Opera Naples’ ‘Die Fledermaus’ brings operetta comedy to Artis—Naples

By Harriet Howard Heithaus of the Naples Daily News

The only thing more effervescent than a Strauss waltz is a chorus of people singing it. So even if there are no Christmas tree or carols, Johann Strauss’ “Die Fledermaus” may be the perfect operetta for a holiday season.

It layers familiar melodies, snappy dialogue and comic situations like a dense sachertorte, and the Opera Naples cast was already having fun with it this week in rehearsal. The characters in its romantic dalliances stomped, swirled and sulked around the stage in Viennese melodrama at the Wang Opera Center.

Stage director Jose Maria Condemi was choreographing every arm wave, because the operetta itself will be presented at Arti —Naples on Tuesday, with the Naples Philharmonic onstage alongside the cast.

The semi-staged opera, sung in English, won’t have sets. But its characters are in costume, with props and furniture, and all must work in front of the orchestra and conductor. That works well with this story, Condemi said.

“For something like ‘Die Fledermaus,’ the orchestra is like another character in a way. You have waltzes and party music, if you think about the Act Two, Orlofsky’s party,” he explained. “There will be dance and the chorus onstage.”

Condemi, director of opera for the San Francisco Conservatory of Music, has created similar onstage-orchestra works: “La Traviata” at Wolf Trap and “Bluebeard’s Castle” with the San Francisco Symphony.

“They engage the imagination of opera more than the full stage. Your imagination fills in what you need. You know there’s a door on side of the stage. Why? Because every time someone comes in it’s from that side,” he explained.

There will be plenty of entrances and exits in this work, and if there were doors, they’d be slamming. It revolves broadly around a character whose friend has found a pretext to have him jailed for several days, revenge for dumping the friend, inebriated and asleep, in the town square dressed as a bat (fledermaus, in German).

The convicted man has secretly bargained for a day’s reprieve before his jail time so he can cavort at Prince Orlofsky’s upcoming costume ball. But his wife has been invited, too, while she is being pursued by an old flame. There are maids on the loose, a drunken jailer and lessons for all in the end. There is also a hearty helping of familiar Strauss melodies.

For those who like props, this production has plenty. A veritable forest of costumes — billowing gowns and velvet-collared frock coats adapted by Judy Hushon to the cast hung in a back hall awaiting dress rehearsal this week. There was drawing room furniture and the small spires of liquor flasks stood ready for a side table.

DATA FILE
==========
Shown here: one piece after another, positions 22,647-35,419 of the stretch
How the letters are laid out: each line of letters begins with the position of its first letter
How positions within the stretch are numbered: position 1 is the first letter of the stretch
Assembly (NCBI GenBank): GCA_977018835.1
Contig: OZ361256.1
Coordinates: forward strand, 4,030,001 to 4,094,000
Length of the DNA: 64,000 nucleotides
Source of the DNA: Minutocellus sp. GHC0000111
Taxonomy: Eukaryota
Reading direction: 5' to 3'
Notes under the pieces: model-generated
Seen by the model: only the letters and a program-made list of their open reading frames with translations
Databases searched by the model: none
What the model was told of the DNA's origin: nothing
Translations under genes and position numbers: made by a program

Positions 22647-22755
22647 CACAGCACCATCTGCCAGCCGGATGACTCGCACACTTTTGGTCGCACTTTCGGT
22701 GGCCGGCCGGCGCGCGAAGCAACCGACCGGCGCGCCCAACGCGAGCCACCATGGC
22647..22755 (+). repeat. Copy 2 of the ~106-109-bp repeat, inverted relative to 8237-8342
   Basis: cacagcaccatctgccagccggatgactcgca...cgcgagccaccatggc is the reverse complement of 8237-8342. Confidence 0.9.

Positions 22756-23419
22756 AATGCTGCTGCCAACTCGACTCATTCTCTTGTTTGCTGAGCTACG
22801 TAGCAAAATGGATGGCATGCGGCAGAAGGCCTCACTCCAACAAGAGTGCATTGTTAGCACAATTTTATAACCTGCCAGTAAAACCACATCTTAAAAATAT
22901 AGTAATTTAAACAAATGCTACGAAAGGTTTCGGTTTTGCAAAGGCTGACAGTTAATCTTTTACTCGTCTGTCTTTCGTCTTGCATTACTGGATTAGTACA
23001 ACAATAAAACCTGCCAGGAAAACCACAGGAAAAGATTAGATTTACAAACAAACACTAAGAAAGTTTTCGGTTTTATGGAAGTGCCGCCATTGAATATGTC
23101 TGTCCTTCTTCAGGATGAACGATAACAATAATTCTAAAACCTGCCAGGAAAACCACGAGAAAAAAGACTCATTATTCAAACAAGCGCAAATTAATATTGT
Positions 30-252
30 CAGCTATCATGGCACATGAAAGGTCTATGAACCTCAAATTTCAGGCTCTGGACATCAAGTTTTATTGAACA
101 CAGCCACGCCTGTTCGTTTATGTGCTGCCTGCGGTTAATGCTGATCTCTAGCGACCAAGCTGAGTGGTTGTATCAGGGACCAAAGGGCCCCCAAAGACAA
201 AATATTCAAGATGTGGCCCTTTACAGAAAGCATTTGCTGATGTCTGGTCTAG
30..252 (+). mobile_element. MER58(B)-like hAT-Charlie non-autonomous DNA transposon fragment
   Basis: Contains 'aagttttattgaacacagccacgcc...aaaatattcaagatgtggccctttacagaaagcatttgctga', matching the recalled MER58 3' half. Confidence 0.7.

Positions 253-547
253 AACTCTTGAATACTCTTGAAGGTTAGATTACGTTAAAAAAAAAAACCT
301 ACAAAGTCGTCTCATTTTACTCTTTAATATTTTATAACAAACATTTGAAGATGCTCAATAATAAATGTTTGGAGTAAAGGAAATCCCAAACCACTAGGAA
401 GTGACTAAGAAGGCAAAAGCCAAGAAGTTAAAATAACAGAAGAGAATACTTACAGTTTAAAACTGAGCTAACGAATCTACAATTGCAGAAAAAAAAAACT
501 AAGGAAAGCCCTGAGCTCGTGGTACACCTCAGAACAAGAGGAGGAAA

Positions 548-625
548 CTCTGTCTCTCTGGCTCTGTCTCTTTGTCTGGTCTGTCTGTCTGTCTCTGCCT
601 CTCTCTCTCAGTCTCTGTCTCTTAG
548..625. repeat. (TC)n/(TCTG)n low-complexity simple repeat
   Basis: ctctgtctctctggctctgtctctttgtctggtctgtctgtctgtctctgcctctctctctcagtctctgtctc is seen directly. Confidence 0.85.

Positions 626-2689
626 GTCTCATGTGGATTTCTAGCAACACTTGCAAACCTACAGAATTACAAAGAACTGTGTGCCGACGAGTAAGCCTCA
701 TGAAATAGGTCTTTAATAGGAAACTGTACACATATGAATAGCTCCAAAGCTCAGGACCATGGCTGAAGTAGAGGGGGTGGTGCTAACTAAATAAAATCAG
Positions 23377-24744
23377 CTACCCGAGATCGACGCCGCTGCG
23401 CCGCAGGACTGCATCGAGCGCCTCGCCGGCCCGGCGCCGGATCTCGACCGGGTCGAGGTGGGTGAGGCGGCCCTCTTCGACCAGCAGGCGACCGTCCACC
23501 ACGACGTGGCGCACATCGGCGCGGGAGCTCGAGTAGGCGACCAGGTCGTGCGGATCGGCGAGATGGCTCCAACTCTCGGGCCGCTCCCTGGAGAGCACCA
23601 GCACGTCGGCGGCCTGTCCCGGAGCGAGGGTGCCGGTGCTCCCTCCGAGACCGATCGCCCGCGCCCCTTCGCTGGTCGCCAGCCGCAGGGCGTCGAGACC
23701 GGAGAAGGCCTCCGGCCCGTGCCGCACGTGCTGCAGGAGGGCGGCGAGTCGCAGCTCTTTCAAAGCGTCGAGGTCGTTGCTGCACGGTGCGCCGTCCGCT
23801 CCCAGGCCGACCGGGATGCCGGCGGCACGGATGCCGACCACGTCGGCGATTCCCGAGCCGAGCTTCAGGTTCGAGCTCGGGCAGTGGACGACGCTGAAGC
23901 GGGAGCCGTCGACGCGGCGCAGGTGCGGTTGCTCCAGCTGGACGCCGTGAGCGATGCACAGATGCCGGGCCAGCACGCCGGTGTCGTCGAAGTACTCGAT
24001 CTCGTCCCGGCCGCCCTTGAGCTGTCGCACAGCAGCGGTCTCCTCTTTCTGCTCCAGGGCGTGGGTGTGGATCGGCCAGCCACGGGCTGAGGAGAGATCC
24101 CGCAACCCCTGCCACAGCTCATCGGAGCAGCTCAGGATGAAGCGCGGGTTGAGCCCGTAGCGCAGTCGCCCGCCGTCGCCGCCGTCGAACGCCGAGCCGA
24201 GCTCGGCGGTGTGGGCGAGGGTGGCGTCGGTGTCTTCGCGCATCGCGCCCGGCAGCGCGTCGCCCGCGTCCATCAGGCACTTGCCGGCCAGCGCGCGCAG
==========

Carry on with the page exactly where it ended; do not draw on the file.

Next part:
All had been assembled before Condemi and the principal singers arrived.

“They have a great team at Opera Naples. I sent them a list of props. They would go find things and send me pictures,” said Condemi. The Internet has been his friend; when Condemi works with companies outside California, he can scan and send photos of colors and objects he needs. If the budget allows, he can even send the store website and SKU number of the item he needs.

The Opera Naples Chorus is one of the biggest pieces of Condemi’s logistics puzzle.

“We have 30 people in big gowns — a large group of chorus entering in gowns, and one of problems I have is: How do they get onstage in time to sing?” he said. Entrances shouldn’t bog down the production.

Condemi, whose training was in the famous Teatro Colon in Buenos Aires, says those challenges can be met. So can any challenge inside the theater, he said. What happens outside the theater is what can be disastrous to the production.

He recalled a Lyric Opera of Chicago production of Verdi’s “Ernani” he directed. Two weeks before rehearsals the starring soprano broke her foot: “Thankfully we did it in period, so she did the opera with a cast under her costume.”

“There are always things that can’t be rushed” he said. “A huge snowstorm in Europe that grounds flights a day or two or three, a singer who needs a visa and doesn’t get it in time. Those things are beyond my control.”

If you go

‘Die Fledermaus’

What: Johann Strauss Jr. operetta performed by Opera Naples with the Naples Philharmonic, Ramon Tebar conducting, Robin Shuford Frank, chorus director

When: 8 p.m. Tuesday

Where: Artis—Naples, 5833 Pelican Bay Blvd., Naples

Tickets: $49-$135

To buy: artisnaples.org or 239-597-1900